ERISA protects employees with employer-provided disability benefit plans. As a federal law, ERISA preempts many state laws which relate to these plans, to prevent conflicting statutes. However, a recent federal case in Texas found that ERISA does not prohibit a state from regulating insurance contract rules.
Wilfred Brasseur was a computer engineer in Texas. After Brasseur was no longer able to work, he filed for long-term disability benefits. After the insurance company denied Brasseur's claim, he sought a review of the decision. However, the insurance company claimed that under ERISA, their discretionary decision was only reviewable based on an abuse of discretion.
The legal standard for reviewing an insurance policy decision can have a major impact on whether the individual will get a meaningful review of that decision. The standards of review in ERISA cases are generally the “arbitrary or capricious” standard or the de novo standard.
The arbitrary and capricious standard is very high and gives deference to the insurance company's decision. In order to win, the insured would have to show that the company abused their discretion in denying the claim. Alternatively, the de novo standard gives the decision a full review. The court could review the evidence available and make their own decision based on a new review.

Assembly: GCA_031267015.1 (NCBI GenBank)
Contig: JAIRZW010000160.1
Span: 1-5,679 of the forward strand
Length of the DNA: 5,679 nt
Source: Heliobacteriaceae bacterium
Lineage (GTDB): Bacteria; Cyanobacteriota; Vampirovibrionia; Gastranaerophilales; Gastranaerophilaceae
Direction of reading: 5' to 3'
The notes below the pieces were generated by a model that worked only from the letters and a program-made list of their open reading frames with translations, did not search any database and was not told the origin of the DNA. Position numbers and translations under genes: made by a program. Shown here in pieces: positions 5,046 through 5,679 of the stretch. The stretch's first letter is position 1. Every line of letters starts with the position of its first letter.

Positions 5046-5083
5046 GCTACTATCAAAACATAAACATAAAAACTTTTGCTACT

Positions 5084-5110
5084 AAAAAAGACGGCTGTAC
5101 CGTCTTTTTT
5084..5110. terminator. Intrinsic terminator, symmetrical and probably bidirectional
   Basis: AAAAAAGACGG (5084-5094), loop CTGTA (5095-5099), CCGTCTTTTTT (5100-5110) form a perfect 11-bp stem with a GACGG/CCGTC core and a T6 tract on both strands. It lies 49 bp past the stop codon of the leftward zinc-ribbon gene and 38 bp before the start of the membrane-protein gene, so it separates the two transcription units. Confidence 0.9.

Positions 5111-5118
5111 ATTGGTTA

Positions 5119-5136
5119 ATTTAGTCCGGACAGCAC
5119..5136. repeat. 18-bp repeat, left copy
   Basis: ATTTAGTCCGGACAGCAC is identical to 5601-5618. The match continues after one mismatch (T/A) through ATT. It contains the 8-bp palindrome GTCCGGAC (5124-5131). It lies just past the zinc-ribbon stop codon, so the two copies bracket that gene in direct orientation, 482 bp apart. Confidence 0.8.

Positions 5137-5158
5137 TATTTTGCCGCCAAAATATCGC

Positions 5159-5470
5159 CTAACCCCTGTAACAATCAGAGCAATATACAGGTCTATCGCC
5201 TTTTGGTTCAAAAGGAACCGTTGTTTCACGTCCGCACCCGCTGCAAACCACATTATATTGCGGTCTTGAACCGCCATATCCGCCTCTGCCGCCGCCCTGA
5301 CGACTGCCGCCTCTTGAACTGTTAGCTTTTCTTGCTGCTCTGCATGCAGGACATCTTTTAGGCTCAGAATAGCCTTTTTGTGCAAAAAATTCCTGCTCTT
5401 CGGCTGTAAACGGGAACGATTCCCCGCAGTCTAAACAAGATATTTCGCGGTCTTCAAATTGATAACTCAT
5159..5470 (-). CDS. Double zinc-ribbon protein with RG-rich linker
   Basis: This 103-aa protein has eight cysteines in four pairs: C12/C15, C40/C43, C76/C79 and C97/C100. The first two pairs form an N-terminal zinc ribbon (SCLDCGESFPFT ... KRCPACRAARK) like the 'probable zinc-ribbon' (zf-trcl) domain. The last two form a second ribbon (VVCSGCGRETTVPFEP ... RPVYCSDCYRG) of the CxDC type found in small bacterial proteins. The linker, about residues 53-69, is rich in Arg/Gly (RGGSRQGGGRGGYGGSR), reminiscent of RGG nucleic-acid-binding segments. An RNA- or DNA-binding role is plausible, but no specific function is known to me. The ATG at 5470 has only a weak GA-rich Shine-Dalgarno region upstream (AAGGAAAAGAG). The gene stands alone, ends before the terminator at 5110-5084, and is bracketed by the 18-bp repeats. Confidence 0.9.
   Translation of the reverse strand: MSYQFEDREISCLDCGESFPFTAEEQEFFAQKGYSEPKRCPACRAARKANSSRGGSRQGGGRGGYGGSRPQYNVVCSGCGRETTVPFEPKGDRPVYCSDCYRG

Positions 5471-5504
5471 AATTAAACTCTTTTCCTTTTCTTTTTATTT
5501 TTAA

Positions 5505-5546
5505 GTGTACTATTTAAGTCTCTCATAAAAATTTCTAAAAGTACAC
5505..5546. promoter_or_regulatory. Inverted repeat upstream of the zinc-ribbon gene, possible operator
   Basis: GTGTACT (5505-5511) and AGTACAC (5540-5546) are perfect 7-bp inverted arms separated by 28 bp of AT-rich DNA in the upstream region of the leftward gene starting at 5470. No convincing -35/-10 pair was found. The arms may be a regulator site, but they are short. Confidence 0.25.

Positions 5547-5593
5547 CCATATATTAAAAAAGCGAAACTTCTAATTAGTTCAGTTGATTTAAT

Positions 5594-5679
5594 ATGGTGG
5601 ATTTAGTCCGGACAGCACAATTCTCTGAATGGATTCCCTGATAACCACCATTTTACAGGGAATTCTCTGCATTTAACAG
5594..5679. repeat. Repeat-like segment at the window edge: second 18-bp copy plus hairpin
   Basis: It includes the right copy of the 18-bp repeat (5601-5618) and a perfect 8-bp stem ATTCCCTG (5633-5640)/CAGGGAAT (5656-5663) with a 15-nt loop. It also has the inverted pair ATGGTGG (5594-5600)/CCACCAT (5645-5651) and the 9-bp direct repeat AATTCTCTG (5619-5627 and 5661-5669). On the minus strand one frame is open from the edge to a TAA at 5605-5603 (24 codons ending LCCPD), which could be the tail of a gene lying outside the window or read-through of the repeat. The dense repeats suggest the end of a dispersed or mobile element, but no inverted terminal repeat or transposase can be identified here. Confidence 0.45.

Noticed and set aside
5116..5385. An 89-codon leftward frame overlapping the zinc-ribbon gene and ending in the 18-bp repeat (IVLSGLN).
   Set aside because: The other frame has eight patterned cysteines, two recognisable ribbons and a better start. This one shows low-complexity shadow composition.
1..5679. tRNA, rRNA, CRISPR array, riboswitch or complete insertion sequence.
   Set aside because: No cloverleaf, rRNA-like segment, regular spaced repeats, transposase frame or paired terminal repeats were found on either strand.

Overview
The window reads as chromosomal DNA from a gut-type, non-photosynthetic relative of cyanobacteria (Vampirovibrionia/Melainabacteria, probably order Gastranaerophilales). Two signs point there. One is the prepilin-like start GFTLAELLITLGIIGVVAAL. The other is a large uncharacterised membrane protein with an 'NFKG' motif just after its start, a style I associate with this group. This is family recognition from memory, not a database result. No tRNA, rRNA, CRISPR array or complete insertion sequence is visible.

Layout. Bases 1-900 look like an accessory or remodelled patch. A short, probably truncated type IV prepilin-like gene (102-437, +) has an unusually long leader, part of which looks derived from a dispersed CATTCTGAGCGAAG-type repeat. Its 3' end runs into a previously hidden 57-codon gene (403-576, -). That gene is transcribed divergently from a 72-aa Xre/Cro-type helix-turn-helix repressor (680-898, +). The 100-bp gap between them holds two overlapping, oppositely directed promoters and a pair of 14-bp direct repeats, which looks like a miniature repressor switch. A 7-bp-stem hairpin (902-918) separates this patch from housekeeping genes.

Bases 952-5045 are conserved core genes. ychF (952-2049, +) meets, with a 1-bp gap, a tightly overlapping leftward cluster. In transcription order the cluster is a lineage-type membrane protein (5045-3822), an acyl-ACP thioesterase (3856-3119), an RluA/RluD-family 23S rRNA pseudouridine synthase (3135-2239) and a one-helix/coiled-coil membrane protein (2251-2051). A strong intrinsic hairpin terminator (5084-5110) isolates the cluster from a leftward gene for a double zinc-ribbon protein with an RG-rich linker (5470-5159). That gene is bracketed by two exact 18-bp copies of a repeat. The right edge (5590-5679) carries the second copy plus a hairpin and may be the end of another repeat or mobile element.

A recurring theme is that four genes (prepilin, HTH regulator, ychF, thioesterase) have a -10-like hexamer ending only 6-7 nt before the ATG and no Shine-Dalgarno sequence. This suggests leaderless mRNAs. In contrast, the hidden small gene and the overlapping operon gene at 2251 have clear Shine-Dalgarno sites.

Generally, ERISA disability benefit claims are reviewed de novo; however, when the insurance plan gives the administrator discretion to determine eligibility, the arbitrary and capricious standard would apply.
The insurance plan in Brasseur's case was provided by Life Insurance Company of North America and originated in Illinois. The plan gave discretion to the administrator's factual determinations, which decided Brasseur was not disabled. The insurance company argued for an abuse of discretion standard of review.
However, under Illinois state law, insurance policies are prohibited from having a discretionary standard that gives the insurance company discretion to deny claims. The insurance company argued that ERISA preempts any state laws, and therefore, any review of their decision must be based on the abuse of discretion standard.
In their decision, the court evaluated whether ERISA would preempt Illinois' state insurance law. The preemption clause provides that ERISA will supersede state laws that relate to employee benefit plans, but does not preempt certain state laws that regulate insurance. Regulation of insurance is left to the states.
Illinois state law prohibits discretionary clauses, which “reserve the discretion to the health carrier to interpret the terms of the contract, or to provide standards of interpretation or review that are inconsistent with the laws of” the state.
The court found that nothing in ERISA prohibits the state from regulating insurance contracts, in this case, prohibiting discretionary clauses. As a result, Brasseur will be able to get a new review of his disability benefits claim.
Greg Paul has 18 years of experience fighting for his clients to make sure they get the disability benefits they deserve. We represent individuals and families who have been denied benefits by their insurance company or plan administrator. You have a limited time to appeal your disability denial, so do not delay. If you have been denied short-term or long-term disability benefits, contact our office for a free consultation.
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